Voice of the Class Speech - Zachary Greenberg, JD '13
The Materiality Standard
Good morning. On this long-awaited day, I’d like to welcome faculty, staff, family members and guests, and most importantly, the Class of 2013!
Nearly every lawyer I have interacted with, and I’m sure many that you have as well, talks about law school in terms of its “disconnect” with the profession. They make comments like, “Law school doesn’t teach you how to be a lawyer” or “I hardly use a single thing I learned in law school in my practice.” And while the call for law school reform is echoing loudly across the country, I believe that Washington University has prepared us for practice in more ways than the obvious . . . beyond the clinics and the drafting classes, the seminars and the externships. It’s often possible to find inspiration in places you least expect.
Think about the countless tests, standards, bright-line rules, and terms we’ve learned throughout our three years. Although we often just “dump” the information after the final exam, there are certain terms and concepts we just can’t seem to get away from, no matter how hard we try. These legal nuggets are the diamonds in the rough – the concepts that are being ingrained in your mind when you aren’t looking.
Consider the term “materiality,” for example. The word might conjure up the “cash and credit” from Madonna’s hit song, but in the law, the concept is inescapable. It appears in securities law, tort law, evidence, patent law, and is a regular point of contention when it comes to drafting contracts.
Sure, for every exam we learned the specific definition of materiality, but this nebulous, shifting standard can be summed up quite easily. Things that are material are important. They are meaningful. They make an impact.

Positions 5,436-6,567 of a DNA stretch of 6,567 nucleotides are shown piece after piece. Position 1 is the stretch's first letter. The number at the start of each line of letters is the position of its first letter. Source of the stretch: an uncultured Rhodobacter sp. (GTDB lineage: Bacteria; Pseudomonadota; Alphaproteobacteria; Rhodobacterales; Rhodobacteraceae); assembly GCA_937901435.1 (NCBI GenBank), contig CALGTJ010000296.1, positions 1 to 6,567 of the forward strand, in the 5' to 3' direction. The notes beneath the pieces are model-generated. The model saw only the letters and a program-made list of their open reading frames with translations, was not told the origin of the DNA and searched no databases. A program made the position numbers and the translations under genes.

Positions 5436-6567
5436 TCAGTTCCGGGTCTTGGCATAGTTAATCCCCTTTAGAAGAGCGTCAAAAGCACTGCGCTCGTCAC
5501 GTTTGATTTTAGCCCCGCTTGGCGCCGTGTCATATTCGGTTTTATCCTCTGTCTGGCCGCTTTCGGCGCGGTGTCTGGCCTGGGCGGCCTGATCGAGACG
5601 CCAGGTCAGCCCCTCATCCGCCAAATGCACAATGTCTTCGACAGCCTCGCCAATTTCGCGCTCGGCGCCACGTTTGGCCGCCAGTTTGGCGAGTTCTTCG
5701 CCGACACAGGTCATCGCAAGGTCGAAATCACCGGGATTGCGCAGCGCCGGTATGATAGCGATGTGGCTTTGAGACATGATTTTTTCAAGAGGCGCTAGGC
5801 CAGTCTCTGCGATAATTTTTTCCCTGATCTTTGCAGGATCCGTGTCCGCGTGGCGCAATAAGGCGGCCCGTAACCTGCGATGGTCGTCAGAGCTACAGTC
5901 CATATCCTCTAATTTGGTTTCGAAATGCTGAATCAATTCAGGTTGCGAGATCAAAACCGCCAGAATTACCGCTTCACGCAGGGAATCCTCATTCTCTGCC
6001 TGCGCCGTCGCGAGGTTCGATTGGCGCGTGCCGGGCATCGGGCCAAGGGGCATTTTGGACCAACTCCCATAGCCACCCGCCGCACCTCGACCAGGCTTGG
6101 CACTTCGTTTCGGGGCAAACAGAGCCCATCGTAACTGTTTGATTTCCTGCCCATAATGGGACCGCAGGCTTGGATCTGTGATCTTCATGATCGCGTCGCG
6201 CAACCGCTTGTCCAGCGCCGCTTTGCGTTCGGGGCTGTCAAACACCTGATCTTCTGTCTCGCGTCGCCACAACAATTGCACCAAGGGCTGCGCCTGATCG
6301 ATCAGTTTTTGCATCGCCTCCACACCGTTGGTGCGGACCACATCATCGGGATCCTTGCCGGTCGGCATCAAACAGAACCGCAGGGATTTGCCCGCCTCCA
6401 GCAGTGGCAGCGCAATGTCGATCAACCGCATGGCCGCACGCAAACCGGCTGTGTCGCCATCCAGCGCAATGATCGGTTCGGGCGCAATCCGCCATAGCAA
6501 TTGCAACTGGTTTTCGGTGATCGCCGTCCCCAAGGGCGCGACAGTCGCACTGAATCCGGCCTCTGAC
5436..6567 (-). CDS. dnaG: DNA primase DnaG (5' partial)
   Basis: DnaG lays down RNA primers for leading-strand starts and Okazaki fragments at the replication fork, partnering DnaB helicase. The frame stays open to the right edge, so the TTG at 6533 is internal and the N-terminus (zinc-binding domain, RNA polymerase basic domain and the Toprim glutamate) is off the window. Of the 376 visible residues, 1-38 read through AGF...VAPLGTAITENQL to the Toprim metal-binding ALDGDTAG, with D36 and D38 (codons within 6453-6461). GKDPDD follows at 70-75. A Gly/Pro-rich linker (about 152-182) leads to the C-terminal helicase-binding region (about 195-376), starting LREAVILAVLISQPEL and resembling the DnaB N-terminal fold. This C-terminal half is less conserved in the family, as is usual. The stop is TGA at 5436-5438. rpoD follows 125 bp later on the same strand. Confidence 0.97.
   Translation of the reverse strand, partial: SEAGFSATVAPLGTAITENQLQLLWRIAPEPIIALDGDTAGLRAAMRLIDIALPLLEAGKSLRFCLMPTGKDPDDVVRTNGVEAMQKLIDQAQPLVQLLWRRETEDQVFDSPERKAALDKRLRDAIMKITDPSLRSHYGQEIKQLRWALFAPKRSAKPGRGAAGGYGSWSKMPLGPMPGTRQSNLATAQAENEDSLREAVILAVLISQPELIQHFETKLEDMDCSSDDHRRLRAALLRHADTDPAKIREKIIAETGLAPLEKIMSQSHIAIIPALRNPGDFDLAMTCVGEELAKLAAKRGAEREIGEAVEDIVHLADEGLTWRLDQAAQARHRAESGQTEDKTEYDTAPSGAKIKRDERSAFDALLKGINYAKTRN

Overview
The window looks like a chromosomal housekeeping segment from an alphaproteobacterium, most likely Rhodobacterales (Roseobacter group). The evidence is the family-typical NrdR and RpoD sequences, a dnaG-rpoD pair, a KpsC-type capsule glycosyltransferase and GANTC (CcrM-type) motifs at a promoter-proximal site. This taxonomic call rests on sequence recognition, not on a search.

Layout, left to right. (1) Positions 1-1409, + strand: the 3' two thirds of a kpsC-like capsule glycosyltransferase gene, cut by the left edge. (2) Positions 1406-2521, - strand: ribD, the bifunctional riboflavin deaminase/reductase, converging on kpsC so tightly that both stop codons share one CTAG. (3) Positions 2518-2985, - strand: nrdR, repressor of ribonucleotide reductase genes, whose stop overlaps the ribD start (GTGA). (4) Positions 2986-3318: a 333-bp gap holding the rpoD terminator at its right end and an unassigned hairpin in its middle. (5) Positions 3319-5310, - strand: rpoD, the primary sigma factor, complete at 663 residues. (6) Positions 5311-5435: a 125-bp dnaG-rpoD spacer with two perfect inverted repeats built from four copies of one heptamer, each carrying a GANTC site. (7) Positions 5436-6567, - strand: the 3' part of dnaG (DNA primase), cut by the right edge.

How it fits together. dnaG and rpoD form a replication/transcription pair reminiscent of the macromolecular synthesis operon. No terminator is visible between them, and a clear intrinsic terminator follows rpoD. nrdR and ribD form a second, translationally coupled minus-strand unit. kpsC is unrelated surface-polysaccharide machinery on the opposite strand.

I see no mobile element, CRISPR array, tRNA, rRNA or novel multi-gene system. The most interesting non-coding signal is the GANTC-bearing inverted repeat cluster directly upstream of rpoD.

Materiality is always a function of context. Materiality can mean different things to different people at different times in different situations. Just as materiality takes on many forms in the case law, so too can it morph to fit the facts and circumstances of the practitioner.
And that is the beauty of the term. In the coming months some of us will head east and others west, some to rural areas and others to bustling cities. We will be public defenders, associates at private law firms, non-profit lawyers, policy makers, and entrepreneurs. We will practice international law, family law, corporate law, criminal law, environmental law, and numerous other specialties. But regardless of the context, each of us has the chance to make an impact – to be material.
For example, consider the work that goes on in the Non Profit Clinic here at Washington University. Students are often tasked with guiding clients through the steps of corporate formation and the rather mundane paperwork required to obtain § 501(c)(3) tax-exempt status. No one down on the first floor is negotiating a deal that will hit the front page of The New York Times or The Wall Street Journal, but I guarantee you that each client leaves that office with a newfound confidence about his or her endeavor. The students working in that clinic, and in all clinics, make a difference. That is the materiality standard at work.
As a lawyer and counselor each of us has the chance to be material to our clients each and every day, no matter what their circumstances call for.
Madonna might be “living in a material world” but her lyrics in the same song also say, “Experience has made me rich.” And as we strive to be material, there is so much of value we can take from our experience here at Washington University. To the faculty members who purposefully left countless questions unanswered, and who taught us to speak with confidence and conviction, even when we were clueless as to the answer—thank you. To the administration and support staff who work tirelessly to make Washington University the inviting and comfortable school that it is— thank you. And to the parents and grandparents, significant others, children, and friends who bore the brunt of our frustrations and shared in the excitement of our successes and achievements—thank you.
To the Washington University Law Class of 2013, CONGRATULATIONS! It’s hard to believe that just three years ago we stood not far from here, a group of strangers, posing in front of Anheuser-Busch Hall for a photo of the entering class. Fast forward through weekly bar reviews and happy hours, Section Wars, too many intramural sports games to count — and some studying when time permitted—and here we are. Soon there will be no more exams to prepare for. The theoretical will be replaced by the practical. The hypothetical replaced by reality. Through it all, consider materiality to be the standard to which you hold yourself as a lawyer. We all leave here today as future lawyers, advisors, and counselors who are poised to make a difference, to have an impact, to be material.